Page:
Present: Seitz, Chief Judge, Van Dusen, Aldisert, Adams, Gibbons, Rosenn, Hunter, Weis, Garth, Higginbotham and Sloviter, Circuit Judges
SUR PETITION FOR REHEARING
The petition for rehearing filed by United States of America, appellee in the above entitled case having been submitted to the judges who participated in the decision of this court and to all other available circuit judges of the circuit in regular active service, and no judge who concurred in the decision having asked for rehearing, and a majority of the circuit judges of the circuit in regular active service not having voted for rehearing by the court in banc, the petition for rehearing is denied.*fn*
I would grant the petition for rehearing en banc. I agree with the approach of the Second Circuit in In re Persico, 491 F.2d 1156 (2d Cir.), cert. denied, 419 U.S. 924 (1974), and the other courts of appeals which have followed it. There is no reason to interrupt grand jury proceedings needlessly to allow a witness who cannot be harmed to litigate the legality of a wiretap, as long as the questions the witness is asked to answer are not derived from obviously unlawful electronic surveillance.*fn1 Any arguable objections the witness may have can be litigated later if the witness is ever indicted and wishes to challenge introduction of the evidence at issue against him.
Of equal importance, I believe that the spirit of the Supreme Court's decisions compels this result. While the Court explicitly left this issue open in Gelbard v. United States, 408 U.S. 41, 61 n.22 (1972), an analogy to the constitutional question of grand jury use of evidence derived from unlawful searches and seizures sheds light on the statutory question posed in the present appeal.
In United States v. Calandra, 414 U.S. 338 (1974), the Court held that a witness summoned to appear and testify before a grand jury could not refuse to answer questions on the ground that they were the product of a search and seizure that allegedly violated the fourth amendment. The Calandra majority distinguished Silverthorne Lumber Co. v. United States, 251 U.S. 385 (1920), which had held grand jury subpoenas based on illegally seized evidence to be invalid, in two respects:
(1) In Silverthorne, the targets of the subpoenas had already been indicted, and since the grand jury apparently did not need the subpoenaed materials for its investigative or accusatorial duty, it could not obtain evidence based on an illegal seizure merely for use in an upcoming criminal prosectuion. In Calandra, the target had not been indicted.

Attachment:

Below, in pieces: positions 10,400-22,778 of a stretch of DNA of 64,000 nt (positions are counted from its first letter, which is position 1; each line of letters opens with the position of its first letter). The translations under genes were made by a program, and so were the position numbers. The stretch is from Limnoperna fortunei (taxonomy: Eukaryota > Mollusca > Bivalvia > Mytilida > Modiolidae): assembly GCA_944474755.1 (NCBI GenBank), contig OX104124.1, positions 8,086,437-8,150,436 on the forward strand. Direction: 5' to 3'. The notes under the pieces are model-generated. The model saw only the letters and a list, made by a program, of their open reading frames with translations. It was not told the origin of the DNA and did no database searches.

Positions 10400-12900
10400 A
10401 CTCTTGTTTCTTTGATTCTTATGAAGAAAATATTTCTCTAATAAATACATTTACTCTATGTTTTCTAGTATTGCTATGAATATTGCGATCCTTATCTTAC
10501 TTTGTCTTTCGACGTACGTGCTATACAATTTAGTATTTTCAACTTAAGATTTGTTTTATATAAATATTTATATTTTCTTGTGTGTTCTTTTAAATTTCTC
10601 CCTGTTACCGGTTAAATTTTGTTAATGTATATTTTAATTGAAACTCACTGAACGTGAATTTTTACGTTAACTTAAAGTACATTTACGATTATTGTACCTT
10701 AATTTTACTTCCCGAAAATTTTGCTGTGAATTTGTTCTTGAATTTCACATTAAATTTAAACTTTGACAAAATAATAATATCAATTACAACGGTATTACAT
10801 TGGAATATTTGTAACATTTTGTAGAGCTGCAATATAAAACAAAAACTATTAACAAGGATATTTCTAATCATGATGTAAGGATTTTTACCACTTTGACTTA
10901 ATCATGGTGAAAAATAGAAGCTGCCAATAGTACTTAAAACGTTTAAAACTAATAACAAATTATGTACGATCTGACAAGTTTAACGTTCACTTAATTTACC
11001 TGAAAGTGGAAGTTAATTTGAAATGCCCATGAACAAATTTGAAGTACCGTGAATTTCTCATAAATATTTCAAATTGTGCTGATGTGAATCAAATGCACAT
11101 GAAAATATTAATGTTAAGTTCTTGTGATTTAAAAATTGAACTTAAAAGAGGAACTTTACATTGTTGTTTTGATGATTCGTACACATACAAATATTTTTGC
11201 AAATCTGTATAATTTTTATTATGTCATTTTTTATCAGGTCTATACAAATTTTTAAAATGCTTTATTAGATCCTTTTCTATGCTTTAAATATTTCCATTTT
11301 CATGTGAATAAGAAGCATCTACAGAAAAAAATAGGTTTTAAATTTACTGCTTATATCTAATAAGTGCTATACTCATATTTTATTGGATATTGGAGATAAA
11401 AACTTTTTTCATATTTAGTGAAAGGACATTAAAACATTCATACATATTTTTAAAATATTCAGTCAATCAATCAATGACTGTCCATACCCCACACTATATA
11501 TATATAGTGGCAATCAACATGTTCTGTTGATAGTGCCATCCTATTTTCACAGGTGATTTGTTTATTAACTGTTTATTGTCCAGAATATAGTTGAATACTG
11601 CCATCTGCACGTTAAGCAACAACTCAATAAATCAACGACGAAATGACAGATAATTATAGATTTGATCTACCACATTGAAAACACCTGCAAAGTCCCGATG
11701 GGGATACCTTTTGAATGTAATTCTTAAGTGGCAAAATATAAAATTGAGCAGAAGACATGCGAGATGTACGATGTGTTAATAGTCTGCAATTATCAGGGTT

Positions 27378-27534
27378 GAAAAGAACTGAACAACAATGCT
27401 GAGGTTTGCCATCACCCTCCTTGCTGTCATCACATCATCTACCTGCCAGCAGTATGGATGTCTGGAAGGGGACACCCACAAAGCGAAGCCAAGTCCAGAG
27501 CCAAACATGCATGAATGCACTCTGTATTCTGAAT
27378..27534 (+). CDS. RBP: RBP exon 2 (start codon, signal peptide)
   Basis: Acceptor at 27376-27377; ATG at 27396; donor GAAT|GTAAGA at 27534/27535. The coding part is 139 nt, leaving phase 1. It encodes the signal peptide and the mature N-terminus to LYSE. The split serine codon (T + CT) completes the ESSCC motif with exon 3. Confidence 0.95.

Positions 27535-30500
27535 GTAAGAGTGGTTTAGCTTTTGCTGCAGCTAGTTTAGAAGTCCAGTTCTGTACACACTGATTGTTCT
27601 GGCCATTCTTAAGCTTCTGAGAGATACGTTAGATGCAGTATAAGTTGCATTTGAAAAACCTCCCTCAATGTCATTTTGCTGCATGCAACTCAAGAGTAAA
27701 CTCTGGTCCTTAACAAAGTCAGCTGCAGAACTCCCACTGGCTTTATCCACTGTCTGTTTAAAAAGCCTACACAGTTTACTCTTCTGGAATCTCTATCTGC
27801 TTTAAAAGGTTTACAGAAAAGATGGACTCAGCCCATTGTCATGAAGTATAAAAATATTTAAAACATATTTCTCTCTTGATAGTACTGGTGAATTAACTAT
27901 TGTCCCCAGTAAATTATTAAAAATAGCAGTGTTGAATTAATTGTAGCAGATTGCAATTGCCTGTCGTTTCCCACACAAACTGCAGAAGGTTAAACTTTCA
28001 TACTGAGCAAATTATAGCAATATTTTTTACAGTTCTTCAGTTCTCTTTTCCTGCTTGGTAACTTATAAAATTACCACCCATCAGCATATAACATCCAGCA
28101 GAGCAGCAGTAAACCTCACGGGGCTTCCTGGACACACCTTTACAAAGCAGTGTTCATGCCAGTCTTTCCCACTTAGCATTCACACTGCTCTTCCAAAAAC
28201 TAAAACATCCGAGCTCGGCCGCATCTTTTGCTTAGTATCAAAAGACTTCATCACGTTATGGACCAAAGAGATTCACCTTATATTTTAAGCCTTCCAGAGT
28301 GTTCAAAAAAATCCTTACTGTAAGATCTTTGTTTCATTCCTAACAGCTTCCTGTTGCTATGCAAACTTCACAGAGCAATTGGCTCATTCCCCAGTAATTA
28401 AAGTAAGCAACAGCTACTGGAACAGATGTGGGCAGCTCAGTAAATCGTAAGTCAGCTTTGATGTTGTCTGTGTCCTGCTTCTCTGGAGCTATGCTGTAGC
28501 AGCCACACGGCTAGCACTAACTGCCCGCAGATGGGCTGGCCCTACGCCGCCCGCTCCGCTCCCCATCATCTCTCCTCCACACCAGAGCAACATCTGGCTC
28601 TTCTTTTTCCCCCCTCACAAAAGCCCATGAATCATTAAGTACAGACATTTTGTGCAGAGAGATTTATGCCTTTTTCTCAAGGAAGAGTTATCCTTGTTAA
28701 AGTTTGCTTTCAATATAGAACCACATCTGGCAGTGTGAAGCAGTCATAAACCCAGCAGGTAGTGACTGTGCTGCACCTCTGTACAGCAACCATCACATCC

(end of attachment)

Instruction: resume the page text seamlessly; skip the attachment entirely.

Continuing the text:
(2) In Silverthorne, prior to issuance of the subpoenas, there had been an adjudication that the search and seizure upon which they were based were illegal. In Calandra, the target's motion would have required interruption of the grand jury proceedings to decide this question for the first time.
The second ground for distinguishing Calandra from Silverthorne would seem to indicate a similar distinction between Gelbard and the present case. In the Silverthorne situation, where illegality has already been adjudicated, or in the Gelbard situation, where it has been conceded by the Government, the witness may invoke a right not to answer. But in the Calandra situation, or similarly in the present case, where the matter of legality remains disputed, the right of a witness not to be subjected to questions resulting from possibly unlawful activity is subordinated to the need for smooth functioning of the grand jury without interruptions. In the context of a search and seizure, Calandra holds that the witness is not entitled to litigate anything before answering questions or subpoenas. In the present case, I would hold that the witness is entitled only to the court's in camera examination of the documents authorizing the electronic surveillance for facial validity.*fn2 In both situations, of course, the matter of illegality could be litigated later if the witness is indicted and the Government seeks to introduce the evidence in question against him.
Accordingly, because I believe that the result reached by the panel is contrary to the spirit, even if not the letter, of the prior holdings of the Supreme Court and of our ...